Source: San Antonio Express
The former national vice president of the Bandidos Motorycle Club decided not to testify Tuesday in his own defense, drawing the nearly three-month racketeering trial for him and the group’s ex-top leader closer to an end.
Before resting his case, Robbie Ward and Mark Stevens, lawyers for ex-VP John Xavier Portillo, called five character witnesses on their client’s behalf to support their claim that he is a hard working family man.
Portillo’s co-defendant, former national Bandidos President Jeffrey Fay Pike, rested his case Monday after a number of defense witnesses that included Pike testified for three days.
The two are named in a 13-count federal indictment accusing them of leading the Bandidos’ criminal enterprise by ordering, authorizing or sanctioning killings, beatings or intimidation of rivals or wayward Bandidos and drug-dealing.
The pair deny the club is a criminal enterprise and that they were crime bosses. They could face up to life in prison if convicted.
For much of the trial, most of the direct evidence has been on Portillo, who was captured by wiretaps or informant’s body recordings making statements that prosecutors say back up their claims that he ordered attacks or passed down Pike’s orders.
In turn, prosecutors called as a rebuttal witness U.S. Drug Enforcement Administration agent Chad Lloyd.
Pike testified last week that he could not have issued any orders or authorized criminal activity in one relevant time frame because he was suffering from medical issues between fall 2014 and fall 2015, and he took medical leave during much of that period.
But Lloyd said a May 21, 2015, recording of an intercepted phone call between Portillo and Justin Forster, who was a national sergeant-at-arms, showed Portillo took over that month from Pike while he recovered from his medical issues.
In the call, played for jurors, Forster said he told other Bandidos that Portillo had taken “the wheel” temporarily while Pike healed. Portillo was upset because Bandidos were starting rumors that Portillo had taken over on a more permanent basis.
Lloyd also explained international border crossings by former Bandidos national sergeant at arms Johnny “Downtown Johnny” Romo, a key government witness.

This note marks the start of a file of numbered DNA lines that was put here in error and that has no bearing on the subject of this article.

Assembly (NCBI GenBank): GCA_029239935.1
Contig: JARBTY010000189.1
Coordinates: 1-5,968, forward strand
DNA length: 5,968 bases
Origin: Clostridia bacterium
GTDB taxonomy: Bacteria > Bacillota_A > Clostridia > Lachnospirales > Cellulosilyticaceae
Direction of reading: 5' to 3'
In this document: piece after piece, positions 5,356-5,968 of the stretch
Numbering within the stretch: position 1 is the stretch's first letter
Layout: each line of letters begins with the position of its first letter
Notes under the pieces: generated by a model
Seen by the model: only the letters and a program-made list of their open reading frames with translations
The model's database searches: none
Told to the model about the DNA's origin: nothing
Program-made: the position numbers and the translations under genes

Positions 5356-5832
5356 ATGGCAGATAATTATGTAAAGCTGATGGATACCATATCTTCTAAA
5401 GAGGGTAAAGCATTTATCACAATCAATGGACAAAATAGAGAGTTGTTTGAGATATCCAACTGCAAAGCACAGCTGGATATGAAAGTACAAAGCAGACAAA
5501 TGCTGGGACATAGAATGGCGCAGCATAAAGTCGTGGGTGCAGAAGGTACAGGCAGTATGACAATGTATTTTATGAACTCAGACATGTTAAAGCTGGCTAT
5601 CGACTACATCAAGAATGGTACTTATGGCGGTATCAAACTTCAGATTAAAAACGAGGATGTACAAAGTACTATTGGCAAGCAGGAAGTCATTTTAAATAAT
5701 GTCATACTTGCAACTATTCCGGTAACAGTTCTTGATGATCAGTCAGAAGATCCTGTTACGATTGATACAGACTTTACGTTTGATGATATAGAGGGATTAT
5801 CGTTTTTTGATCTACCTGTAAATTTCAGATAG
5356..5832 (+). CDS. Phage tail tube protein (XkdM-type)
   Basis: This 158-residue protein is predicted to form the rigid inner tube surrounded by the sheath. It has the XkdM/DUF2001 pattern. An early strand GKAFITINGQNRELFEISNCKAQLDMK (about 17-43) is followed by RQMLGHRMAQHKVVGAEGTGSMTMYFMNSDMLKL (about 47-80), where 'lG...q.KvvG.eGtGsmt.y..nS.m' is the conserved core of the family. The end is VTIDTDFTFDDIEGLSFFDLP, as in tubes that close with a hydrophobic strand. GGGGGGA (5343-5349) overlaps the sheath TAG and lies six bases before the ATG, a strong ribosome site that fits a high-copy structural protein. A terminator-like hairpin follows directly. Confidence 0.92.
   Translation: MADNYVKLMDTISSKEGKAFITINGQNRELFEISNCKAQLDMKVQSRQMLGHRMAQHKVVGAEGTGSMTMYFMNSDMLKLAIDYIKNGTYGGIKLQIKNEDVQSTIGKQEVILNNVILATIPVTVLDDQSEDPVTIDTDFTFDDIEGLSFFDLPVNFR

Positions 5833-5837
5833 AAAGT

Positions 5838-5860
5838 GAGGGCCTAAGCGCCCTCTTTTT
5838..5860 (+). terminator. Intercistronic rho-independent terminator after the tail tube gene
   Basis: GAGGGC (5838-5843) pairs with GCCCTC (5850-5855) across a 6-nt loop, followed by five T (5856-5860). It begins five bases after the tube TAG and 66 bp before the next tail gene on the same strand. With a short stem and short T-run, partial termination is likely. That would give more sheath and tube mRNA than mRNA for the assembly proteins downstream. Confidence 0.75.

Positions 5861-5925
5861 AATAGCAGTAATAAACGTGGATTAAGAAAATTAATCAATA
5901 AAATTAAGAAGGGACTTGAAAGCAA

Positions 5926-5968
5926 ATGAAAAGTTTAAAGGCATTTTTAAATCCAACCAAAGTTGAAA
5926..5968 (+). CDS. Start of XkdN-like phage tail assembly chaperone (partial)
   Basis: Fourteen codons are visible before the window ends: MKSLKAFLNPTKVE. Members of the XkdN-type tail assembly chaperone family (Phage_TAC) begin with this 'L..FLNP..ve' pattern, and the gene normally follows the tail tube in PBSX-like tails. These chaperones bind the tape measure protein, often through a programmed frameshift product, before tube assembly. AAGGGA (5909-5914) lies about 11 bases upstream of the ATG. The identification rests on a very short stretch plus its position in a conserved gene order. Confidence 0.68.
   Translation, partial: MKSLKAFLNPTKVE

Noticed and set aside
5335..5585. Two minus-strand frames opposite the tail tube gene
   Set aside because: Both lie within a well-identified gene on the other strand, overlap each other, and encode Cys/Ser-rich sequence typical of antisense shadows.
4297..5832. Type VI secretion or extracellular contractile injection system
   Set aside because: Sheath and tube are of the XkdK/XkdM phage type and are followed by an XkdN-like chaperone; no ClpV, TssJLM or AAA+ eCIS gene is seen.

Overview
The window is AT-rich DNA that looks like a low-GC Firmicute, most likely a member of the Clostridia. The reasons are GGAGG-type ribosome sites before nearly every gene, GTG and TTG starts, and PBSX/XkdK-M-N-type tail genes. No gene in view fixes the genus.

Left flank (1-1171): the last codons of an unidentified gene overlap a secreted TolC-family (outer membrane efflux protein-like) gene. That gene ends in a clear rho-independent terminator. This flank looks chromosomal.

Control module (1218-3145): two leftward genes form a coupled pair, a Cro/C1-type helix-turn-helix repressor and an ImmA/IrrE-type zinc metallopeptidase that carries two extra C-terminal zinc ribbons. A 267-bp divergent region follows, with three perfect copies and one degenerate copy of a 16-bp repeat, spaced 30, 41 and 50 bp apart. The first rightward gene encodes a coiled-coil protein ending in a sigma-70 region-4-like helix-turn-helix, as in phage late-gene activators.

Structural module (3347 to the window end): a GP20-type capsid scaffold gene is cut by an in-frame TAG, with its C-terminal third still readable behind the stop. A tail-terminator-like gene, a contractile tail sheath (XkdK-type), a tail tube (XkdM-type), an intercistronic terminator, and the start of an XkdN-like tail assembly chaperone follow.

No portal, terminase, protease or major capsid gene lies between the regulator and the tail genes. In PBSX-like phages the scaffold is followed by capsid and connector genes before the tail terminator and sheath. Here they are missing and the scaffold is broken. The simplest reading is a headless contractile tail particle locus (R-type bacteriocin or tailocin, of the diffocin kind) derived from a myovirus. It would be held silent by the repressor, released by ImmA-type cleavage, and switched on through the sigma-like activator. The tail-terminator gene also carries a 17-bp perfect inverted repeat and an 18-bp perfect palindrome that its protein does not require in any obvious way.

Romo testified in March during the trial that Pike had him go to Cancun or Central America at least three times to discipline other members, and he also planned an assault on the national president of the Bandidos’ chapter in Australia for being disrespectful to Pike.
Romo said they went to Cancun to put a deposit for an international meeting where they could conduct the beating, but it never materialized. The chapters from Europe and Australia refused to meet, Romo testified.
Prosecutor Eric Fuchs showed jurors U.S. Customs records showing Romo’s travels to Cancun and Nicaragua, which Lloyd said supports Romo’s testimony that he traveled there.
But Pike’s lead lawyer, Dick DeGuerin, pointed Lloyd to an earlier recorded call, in March 2015 in which Portillo tells other Bandidos, “I am the boss until Jeff …” That recorded call, DeGuerin argues, shows Pike was on medical leave at least at that time.
After a lengthy back-and-forth in which Fuchs and Lloyd disagreed with DeGuerin, Senior U.S. District Judge David Ezra said the phone call doesn’t say anthing about medical leave, but left it to jurors to decide.
Lloyd’s time on the stand closed out testimony, and Ezra scheduled closing arguments for Monday.
Portillo’s witnesses included San Antonio homebuilder Tony Rendon; Bandidos member and Harley Davidson motorcycle racer Rickey House of Humble; Portillo’s friend Marion J. “Skip” Viator; real estate broker and friend Gerald Lee Bennett; and Portillo’s neighbor, Harry V. Schneider.
They said Portillo worked hard installing air conditioning systems through his own company for more than 30 years, that he appeared to be law-abiding, and that he is a good person , neighbor and an important part of House’s motorcycle racing crew.
Pike did not watch Tuesday’s proceedings. The judge excused him from the trial because Pike fell ill with what appeared to be the flu, and Ezra did not want to risk exposing others.